There’s a sense of beauty we humans carry with us. I find this sense to be something most people either idolize or fear—similar to sexuality. In the last several years, I’ve worked and grown to genuinely appreciate it. With this painting, I aim to celebrate the sensibility of beauty.

Sensing Beauty
oil on linen • 10 x 10 in.

First off, I’m very aware that my painting and this reflection initially point most to outward human physicality. So, on that note, I present the following as the undertone to my message.

I recall that time of life when my eyes naturally awakened to female form. What wonder rushed into my world. Simultaneously rushing in, to “rescue” me, were well-intended messages of instruction from traditional culture and the Christian subculture surrounding me. I vividly recall hearing family members, pastors and christian school leaders encouraging me to “guard my heart.”

“Boys,” they said, “if she isn’t dressed modestly, look away. Guard your heart. Keep your mind pure. DON’T LUST!” Amid hearing this constant message, I also began discovering a God-given ability to draw representations of what I could see. Playing it safe with what I drew, I kept my artistic subject matter to animal wildlife and my favorite NBA basketball players—no harm in that. 

Fast-forward with me through my years of formal art education — undergraduate during my late teens/early twenties and graduate school amid my mid-thirties. Throughout those early adult years, my eye developed to seeing, processing, and expressing more beauty—all the while, subscribing to the well-rehearsed practice of “looking away” from female form.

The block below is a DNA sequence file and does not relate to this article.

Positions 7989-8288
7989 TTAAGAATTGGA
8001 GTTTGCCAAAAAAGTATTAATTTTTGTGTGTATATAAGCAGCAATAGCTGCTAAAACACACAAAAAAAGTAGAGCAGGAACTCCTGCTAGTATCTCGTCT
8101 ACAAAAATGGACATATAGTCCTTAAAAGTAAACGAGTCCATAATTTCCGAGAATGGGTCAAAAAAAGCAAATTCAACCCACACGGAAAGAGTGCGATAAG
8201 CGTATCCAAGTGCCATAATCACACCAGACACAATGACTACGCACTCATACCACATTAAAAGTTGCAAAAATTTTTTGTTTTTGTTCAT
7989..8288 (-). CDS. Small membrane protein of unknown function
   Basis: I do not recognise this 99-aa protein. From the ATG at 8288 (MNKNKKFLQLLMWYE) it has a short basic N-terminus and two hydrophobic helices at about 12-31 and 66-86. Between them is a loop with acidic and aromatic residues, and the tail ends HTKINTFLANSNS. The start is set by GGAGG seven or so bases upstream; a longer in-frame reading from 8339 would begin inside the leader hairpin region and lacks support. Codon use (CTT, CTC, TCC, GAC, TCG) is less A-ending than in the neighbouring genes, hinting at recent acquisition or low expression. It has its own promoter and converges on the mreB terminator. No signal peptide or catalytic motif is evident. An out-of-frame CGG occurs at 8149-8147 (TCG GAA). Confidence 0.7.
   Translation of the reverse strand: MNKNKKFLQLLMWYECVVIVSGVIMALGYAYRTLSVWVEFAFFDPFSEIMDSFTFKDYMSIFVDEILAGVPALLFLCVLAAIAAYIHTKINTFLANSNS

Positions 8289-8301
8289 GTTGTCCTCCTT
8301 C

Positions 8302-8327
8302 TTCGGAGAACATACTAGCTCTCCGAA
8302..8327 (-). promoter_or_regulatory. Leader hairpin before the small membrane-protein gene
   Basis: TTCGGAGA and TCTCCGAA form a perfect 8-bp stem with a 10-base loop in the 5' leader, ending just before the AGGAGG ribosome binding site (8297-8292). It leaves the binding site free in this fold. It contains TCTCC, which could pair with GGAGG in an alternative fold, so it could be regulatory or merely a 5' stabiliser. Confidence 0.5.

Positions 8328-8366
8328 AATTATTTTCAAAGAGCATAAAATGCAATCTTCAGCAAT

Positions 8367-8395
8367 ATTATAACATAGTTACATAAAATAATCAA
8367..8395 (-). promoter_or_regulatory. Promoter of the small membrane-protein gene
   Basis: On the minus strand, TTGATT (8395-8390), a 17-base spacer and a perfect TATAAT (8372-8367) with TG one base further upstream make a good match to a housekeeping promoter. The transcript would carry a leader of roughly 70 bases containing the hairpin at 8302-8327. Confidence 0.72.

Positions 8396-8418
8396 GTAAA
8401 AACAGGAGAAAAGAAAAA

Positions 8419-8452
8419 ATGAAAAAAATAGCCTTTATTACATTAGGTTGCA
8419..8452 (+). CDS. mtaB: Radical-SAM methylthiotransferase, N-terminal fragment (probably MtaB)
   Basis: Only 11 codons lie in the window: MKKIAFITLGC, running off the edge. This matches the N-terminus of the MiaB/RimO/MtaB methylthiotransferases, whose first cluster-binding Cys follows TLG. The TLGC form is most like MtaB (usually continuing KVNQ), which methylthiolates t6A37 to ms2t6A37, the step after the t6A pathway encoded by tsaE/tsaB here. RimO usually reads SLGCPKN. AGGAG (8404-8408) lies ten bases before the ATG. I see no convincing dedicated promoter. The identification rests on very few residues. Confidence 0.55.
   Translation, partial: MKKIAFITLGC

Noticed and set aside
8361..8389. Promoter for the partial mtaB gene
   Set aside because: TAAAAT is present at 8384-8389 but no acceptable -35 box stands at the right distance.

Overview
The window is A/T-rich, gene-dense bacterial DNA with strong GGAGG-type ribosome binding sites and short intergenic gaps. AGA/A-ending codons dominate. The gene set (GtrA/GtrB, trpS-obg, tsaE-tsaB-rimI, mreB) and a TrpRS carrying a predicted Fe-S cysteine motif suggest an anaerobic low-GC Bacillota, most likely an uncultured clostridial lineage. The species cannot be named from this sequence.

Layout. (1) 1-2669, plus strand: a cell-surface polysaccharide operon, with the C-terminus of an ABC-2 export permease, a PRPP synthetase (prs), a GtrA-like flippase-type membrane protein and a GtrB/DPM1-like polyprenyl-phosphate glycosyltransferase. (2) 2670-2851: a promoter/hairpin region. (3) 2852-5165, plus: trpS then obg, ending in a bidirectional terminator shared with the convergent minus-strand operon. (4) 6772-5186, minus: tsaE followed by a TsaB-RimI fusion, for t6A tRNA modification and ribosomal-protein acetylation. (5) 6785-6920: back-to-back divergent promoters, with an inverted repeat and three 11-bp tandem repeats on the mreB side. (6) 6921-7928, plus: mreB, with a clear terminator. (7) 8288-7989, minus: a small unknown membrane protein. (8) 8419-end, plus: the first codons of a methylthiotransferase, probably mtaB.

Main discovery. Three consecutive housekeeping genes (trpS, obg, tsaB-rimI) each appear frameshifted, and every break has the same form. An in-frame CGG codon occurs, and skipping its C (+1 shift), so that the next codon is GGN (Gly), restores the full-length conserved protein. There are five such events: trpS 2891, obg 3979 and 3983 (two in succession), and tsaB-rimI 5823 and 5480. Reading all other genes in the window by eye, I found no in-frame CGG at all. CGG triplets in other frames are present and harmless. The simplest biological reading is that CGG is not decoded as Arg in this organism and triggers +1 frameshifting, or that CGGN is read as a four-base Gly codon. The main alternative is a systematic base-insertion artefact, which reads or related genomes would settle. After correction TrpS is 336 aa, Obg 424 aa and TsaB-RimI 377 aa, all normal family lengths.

Sparing you any further details, I’ll simply admit, it was utter torment. All I can say is that attractive women abound in this world. Deeply repressive and confusing was the system which conditioned me to believe the mere noticing of female form to be an automatic slippery-slope toward lust.

In fact, ironically, the very vice the well-intended messages of “looking away” and “guarding your heart” aim to avoid, actually occurs within this way of operation — it’s objectification of another human being. Deliberately lusting or intentionally looking away from another person are both dehumanizing acts of behavior.

What I celebrate today in this and in all my artwork is the healthy attraction to beauty for what it is — an invitation to wonder, know further, and relate with another human being. In knowing another, in their appropriate context,  I also have the opportunity to know a little more about who and what God is like. Within and beyond the outer appearances of women and men are so many qualities to enjoy and appreciate. Choosing what to do with another person’s beauty (personal responsibility and heart motive) is where it remains whole or goes terribly wrong. This painting illustrates what is and what could be. Sensing beauty is a human quality worthy of enjoyment.

Sensing Beauty
oil on linen • 10 x 10 in.
Sensing Beauty postcards are available for $.75 each (while supplies last.)

A note on the location of this plein air painting. Richter Bakhaus is a quaint bakery/coffeeshop within my beloved hometown. I had the opportunity to serve latte art there for a couple of years, and I still enjoy visiting the people who work and frequent this special place. If you’re interested, I do have some postcards featuring Sensing Beauty. Reach out and let me know if you’d like to purchase any.

If you appreciate my work and would like another way to support me, please share this post, leave a comment or insight you’ve discovered. Thank you for coming along and spending time with me on my artistic journey.